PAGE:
5 bold predictions for Sunday’s Sprint Cup race at Atlanta

Dale Earnhardt Jr. and the entire Hendrick Motorsports camp looks to bounce back from a tough Daytona 500.

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It’s race day at Atlanta Motor Speedway.

Following are five bold predictions for Sunday’s Folds of Honor QuikTrip 500 (FOX, 12:30 p.m. ET), Race No. 2 of 36 on the 2016 NASCAR Sprint Cup Series schedule.

5. Denny Hamlin won’t go 2-for-2

Sure, Hamlin was the fastest in "Happy Hour," but history proves it’s very difficult for a driver to open up a season with back-to-back wins. The last driver to do it was Matt Kenseth in ’09. Before that, the last driver to do it was Jeff Gordon in ’97. For Hamlin to win on Sunday would be a remarkable achievement coming off an exhausting whirlwind weeklong media tour that followed his Daytona 500 triumph.


4. Hendrick will bounce back

After a dismal Daytona 500 performance that saw Hendrick Motorsports fail to put a single driver in the top 10, the 11-time Sprint Cup champion organization placed three of its cars in the top five in final practice at Atlanta, as Jimmie Johnson, Dale Earnhardt Jr. and Chase Elliott held down positions 3-5, respectively. The Hendrick bunch is simply too good to have another outing that mirrors Daytona.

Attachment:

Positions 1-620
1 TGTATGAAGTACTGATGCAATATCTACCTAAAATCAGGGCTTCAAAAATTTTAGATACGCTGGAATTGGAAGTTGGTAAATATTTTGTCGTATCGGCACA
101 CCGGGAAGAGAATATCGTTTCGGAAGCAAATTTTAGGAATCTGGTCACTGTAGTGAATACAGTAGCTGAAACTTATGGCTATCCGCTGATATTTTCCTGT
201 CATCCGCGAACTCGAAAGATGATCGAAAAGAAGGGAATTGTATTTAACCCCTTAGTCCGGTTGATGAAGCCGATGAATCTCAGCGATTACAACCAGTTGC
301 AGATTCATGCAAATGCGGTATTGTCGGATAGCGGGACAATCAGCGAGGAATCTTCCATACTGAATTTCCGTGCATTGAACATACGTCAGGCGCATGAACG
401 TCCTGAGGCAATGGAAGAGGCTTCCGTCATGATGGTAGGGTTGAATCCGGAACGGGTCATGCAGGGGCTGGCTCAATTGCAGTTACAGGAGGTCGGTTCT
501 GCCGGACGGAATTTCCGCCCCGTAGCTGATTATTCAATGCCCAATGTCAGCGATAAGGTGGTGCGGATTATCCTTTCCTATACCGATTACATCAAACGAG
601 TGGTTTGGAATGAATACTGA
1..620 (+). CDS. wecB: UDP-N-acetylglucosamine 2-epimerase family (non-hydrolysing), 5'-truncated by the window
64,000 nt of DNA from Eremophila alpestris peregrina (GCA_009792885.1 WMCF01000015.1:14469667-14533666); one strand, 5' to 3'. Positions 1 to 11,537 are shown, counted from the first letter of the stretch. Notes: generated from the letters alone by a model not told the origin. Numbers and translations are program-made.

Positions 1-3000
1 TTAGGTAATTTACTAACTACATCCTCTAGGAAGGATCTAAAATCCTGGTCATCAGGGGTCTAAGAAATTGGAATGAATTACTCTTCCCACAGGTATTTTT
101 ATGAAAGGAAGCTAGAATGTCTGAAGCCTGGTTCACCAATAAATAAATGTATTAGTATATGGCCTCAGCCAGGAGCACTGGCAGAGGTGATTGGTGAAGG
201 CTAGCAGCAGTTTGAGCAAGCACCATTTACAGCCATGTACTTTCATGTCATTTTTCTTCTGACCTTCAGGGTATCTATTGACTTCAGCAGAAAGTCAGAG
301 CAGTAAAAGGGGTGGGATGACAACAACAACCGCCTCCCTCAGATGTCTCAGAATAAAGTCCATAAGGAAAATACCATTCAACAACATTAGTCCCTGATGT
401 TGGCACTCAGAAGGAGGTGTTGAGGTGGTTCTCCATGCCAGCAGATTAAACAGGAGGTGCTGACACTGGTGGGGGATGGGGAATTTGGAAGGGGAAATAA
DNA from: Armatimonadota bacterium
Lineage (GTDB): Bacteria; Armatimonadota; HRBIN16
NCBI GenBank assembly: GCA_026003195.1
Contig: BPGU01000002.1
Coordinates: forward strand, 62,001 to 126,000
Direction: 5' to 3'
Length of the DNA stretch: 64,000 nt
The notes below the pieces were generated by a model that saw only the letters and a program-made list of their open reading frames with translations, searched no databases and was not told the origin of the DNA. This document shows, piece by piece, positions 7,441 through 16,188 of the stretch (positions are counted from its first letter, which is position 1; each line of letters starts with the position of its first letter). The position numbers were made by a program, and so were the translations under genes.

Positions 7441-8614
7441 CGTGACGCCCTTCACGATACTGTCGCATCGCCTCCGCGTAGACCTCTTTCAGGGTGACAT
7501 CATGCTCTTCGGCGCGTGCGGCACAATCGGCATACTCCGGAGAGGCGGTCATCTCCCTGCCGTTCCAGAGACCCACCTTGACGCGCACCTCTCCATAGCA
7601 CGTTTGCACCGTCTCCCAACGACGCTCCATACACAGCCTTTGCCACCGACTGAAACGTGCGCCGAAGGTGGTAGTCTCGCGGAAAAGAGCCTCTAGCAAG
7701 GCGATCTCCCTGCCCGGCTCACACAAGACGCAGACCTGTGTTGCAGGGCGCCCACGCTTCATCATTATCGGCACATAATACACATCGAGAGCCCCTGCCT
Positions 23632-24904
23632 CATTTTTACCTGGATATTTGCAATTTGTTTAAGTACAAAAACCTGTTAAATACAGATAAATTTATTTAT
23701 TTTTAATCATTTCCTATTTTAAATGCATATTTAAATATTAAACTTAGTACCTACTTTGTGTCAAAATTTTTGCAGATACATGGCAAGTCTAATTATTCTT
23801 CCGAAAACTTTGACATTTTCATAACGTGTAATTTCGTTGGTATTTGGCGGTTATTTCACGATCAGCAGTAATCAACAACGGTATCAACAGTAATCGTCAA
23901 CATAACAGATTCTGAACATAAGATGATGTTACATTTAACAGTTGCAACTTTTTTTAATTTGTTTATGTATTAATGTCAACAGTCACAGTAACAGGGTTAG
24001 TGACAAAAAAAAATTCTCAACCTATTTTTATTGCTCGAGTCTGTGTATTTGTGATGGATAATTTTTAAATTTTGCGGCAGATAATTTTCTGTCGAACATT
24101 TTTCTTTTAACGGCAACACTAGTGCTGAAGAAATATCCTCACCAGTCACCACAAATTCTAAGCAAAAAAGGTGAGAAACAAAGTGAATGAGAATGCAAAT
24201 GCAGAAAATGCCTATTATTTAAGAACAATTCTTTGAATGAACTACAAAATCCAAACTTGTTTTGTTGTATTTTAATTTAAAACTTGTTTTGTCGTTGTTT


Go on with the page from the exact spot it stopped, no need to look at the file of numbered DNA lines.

3. The racing won’t disappoint

Aside from Kyle Busch having his Atlanta pole run negated by an issue in post-qualifying inspection, these are good times for Toyota. On the heels of Busch delivering the Japanese manufacturer its first Sprint Cup title last season, Toyota came out of the gate swinging at Daytona by placing four cars in the top five and winning The Great American Race for the first time, thanks to the last-lap exploits of Hamlin. Expect another strong day from the Toyota bunch, especially after Hamlin and Martin Truex Jr. finished final practice 1-2 on the speed chart.

1. There will be at least one really hard wreck

Saturday’s Camping World Truck Series race at AMS produced not one but two downright vicious hits as both Matt Crafton and Christopher Bell clobbered the outside wall in separate incidents in the final laps. Of course, who will ever forget a few years ago when Brad Keselowski’s car went airborne and tumbled violently here after a bump from Carl Edwards? It might not be a restrictor-plate track, but Atlanta’s 1.5-mile layout is wicked fast, which by nature makes it prone to produce wrecks that can look downright frightening.